Health care: Canadians are deeply attached to publicly funded, universal health care. The party with the most credible prospect of cutting patient waiting times, stopping creeping privatization and thwarting two-tier health care will have the widest appeal.
National unity: In Quebec, support for sovereignty is on the rise. The next prime minister must have the stature and skill to "sell Canada" in Quebec, and to win another referendum.
Poverty: Despite Canada's strong economy, child and aboriginal poverty, income inequality and homelessness remain stubbornly persistent. The next prime minister must offer hope to those left behind.
Cities: Despite winning some transit funding, and a share of the federal tax on gasoline, Canada's big cities still lack a reliable source of long-term finding, like a share of sales and income taxes. They need a champion.
Education: Canada's future prosperity hangs on a highly educated, adaptable workforce. We need to boost productivity by investing in university and college education, and worker training.
Foreign affairs: The next prime minister must champion Canada's sovereignty in security and trade issues with the United States. He must also project Canada's interests in the world by strengthening the military to help the United Nations keep the peace, and by increasing foreign aid.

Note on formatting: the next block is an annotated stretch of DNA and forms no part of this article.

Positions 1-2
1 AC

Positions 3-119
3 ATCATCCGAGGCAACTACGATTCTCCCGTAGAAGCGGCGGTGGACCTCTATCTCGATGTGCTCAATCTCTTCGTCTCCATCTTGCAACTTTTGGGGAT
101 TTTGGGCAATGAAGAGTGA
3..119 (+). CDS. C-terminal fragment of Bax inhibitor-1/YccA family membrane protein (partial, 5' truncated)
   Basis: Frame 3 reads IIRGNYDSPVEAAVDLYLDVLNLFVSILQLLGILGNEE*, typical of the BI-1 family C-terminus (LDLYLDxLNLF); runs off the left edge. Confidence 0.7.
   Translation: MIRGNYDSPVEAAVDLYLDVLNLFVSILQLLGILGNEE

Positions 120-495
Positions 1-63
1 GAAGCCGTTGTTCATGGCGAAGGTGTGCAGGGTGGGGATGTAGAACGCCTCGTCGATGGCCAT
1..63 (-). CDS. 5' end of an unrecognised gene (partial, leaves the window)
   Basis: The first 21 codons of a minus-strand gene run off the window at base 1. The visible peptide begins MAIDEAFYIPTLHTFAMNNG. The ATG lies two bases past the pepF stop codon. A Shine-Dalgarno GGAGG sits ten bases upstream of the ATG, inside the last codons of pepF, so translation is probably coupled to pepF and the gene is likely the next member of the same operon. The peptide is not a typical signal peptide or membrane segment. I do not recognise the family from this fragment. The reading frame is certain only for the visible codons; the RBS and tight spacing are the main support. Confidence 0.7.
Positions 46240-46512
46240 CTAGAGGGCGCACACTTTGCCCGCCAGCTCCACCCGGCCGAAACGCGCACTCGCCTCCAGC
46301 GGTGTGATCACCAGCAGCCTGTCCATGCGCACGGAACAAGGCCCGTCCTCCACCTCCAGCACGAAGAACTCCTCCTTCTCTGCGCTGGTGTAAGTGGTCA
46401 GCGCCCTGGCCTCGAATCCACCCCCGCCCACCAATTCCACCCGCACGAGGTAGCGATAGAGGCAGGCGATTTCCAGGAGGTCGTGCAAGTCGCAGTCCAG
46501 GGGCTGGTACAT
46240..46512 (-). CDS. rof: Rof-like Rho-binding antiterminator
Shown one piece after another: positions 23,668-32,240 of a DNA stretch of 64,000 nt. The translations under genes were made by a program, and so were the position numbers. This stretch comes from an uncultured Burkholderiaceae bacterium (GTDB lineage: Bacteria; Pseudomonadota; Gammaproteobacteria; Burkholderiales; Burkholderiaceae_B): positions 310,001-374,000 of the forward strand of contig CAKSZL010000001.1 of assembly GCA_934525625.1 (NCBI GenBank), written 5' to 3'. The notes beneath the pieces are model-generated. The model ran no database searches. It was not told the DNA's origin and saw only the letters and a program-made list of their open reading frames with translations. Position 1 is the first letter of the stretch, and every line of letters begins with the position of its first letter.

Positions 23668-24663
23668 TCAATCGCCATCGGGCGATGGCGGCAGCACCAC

The first one on health care is an outright lie and a coded endorsement of the Liberal Party's cynical defence of the status quo (or the NDP, should the Grits disappoint). Paul Martin and his friends at the Star may be deeply attached to the public health care monopoly for ordinary Canadians, but not for themselves; they can afford to buy their way off the waiting line. Too many people know someone who's died or suffered on that line to defend it any more.
For the second point: governments cannot offer people hope. They can offer money, but only the poor can offer themselves hope. Government can't buy, and doesn't want to buy, a change in attitude that might lead to people being less dependent on its munificence.
The third point on cities actually makes some sense, but it's for the provinces whose creatures the city governments are to decide.
The fourth point on education disguises the call for federal meddling in provincial jurisdiction under a pile of platitudes.
The fifth point on foreign affairs is subtle code for Yankee-bashing and submission of our foreign policy to the gaggle of tin-pot dictators and their effete European underwriters at the UN.
This paid political announcement has been brought to you on behalf of the Liberal Party. Thanks again for the heads-up on what's going into the Red Book Volume V.